It is not at all generally the case that alluvial soil, after a few days' exposure to air, turns "as hard as concrete". That would be plinthite, probably, on Earth, which gets that way not from an alluvial origin but from high iron concentrations in steadily wet conditions.
Perhaps the planet in question has a lot of iron and arable alluvial soils are also indurable, but it's not something you could expect people to deduce from 'alluvial' and no other data.
That pedogenic detail aside, I have generally enjoyed this space-opera series. The main characters talk about how awful war is in a way that doesn't ring true to me for what adults would actually say, but I can take as a broad-brush painting of how the characters plausibly feel about morally iffy things they know they've decided to do. Possibly it's all aimed at the genre's twelve-year-old ideal reader. This would also explain the great care in knowing when the characters have on their special undies of various sorts; it's all very literal. And, come to think of it, sex is adumbrated, not twee but not laid out lasciviously.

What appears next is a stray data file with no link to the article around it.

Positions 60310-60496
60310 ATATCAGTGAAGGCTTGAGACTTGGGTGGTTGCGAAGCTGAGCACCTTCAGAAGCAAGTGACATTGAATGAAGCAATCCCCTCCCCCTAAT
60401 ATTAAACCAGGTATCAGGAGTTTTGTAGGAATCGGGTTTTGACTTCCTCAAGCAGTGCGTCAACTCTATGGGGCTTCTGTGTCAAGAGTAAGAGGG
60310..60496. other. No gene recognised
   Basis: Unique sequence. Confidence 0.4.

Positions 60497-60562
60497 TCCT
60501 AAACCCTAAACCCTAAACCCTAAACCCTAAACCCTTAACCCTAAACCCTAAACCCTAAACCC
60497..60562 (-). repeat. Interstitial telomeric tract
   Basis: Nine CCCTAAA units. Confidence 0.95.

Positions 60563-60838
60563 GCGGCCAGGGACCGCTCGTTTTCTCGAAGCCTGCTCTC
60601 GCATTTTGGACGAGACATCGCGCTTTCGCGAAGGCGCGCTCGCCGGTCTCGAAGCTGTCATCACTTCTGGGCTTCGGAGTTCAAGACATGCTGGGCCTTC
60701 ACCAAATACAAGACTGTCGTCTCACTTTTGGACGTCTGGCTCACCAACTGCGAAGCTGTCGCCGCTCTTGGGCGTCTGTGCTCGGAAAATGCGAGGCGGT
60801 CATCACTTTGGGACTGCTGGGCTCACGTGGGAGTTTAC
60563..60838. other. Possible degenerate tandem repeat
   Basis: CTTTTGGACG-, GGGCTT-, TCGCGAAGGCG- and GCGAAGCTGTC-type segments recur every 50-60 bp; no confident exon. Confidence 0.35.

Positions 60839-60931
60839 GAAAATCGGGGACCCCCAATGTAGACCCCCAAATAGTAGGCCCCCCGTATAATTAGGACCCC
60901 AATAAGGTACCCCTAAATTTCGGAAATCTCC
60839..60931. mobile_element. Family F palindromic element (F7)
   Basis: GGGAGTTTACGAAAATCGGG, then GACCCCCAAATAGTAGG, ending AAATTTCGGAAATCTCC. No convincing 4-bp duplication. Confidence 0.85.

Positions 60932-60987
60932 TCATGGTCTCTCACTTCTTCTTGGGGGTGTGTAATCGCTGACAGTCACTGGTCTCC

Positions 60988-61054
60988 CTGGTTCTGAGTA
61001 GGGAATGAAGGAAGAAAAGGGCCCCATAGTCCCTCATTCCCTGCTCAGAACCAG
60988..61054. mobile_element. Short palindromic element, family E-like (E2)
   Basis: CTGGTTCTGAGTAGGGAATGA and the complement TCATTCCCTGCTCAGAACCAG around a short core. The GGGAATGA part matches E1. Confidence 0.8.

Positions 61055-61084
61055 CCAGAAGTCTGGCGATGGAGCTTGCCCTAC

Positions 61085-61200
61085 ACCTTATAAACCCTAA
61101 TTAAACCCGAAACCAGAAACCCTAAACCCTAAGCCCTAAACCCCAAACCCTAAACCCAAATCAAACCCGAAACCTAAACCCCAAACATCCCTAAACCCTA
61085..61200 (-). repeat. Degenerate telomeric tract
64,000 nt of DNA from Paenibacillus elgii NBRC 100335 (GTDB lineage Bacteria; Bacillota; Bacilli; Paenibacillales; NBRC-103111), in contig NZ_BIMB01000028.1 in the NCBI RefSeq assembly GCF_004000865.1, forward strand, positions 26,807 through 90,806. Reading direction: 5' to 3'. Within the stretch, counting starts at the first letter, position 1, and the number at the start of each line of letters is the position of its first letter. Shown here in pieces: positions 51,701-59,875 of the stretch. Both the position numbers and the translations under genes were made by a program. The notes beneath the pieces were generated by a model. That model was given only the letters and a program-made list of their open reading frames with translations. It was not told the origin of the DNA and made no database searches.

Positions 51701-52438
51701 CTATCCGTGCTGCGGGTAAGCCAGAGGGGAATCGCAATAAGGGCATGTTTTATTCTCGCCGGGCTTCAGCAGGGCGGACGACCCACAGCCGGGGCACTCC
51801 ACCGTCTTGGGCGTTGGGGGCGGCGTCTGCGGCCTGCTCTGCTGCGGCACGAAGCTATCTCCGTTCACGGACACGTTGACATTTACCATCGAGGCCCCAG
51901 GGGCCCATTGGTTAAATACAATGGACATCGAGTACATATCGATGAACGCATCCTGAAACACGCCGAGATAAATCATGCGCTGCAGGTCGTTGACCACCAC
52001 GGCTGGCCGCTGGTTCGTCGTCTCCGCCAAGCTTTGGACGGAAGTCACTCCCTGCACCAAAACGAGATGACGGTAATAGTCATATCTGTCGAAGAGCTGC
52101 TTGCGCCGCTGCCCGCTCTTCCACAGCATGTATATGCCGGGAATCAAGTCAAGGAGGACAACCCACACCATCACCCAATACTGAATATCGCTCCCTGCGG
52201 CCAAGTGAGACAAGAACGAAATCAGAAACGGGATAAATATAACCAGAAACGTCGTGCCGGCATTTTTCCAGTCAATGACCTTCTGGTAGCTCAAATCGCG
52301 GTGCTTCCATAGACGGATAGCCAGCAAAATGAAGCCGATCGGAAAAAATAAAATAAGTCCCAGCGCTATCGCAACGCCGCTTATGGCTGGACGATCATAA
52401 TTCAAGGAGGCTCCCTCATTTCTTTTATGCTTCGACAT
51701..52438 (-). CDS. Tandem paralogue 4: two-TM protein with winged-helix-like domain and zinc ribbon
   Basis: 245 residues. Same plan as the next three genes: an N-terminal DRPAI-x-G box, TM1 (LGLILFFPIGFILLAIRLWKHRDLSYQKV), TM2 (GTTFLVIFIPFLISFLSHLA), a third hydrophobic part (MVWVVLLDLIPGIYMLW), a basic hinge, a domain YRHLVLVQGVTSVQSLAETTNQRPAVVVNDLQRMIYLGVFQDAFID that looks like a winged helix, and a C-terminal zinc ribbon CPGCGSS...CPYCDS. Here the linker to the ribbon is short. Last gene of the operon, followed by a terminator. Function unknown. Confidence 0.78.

And it mines history, mostly Napoleonic naval and US military, but anything where needed... I had forgotten that a filibuster was originally a opportunist invader from the States.
I was creeped out by Marque and Reprisal because its armed princess heroine decides that anyone who doesn't enjoy killing her enemies is weak. Maybe it's over-picky of me to question the tone of a character I find saner, especially when it makes this readable when actual history is too strong for my stomach. And there's plenty of it, at least six novels now.
Find in a Library: Kris Longknife: IntrepidSo wrote clew in SF&F. , Science.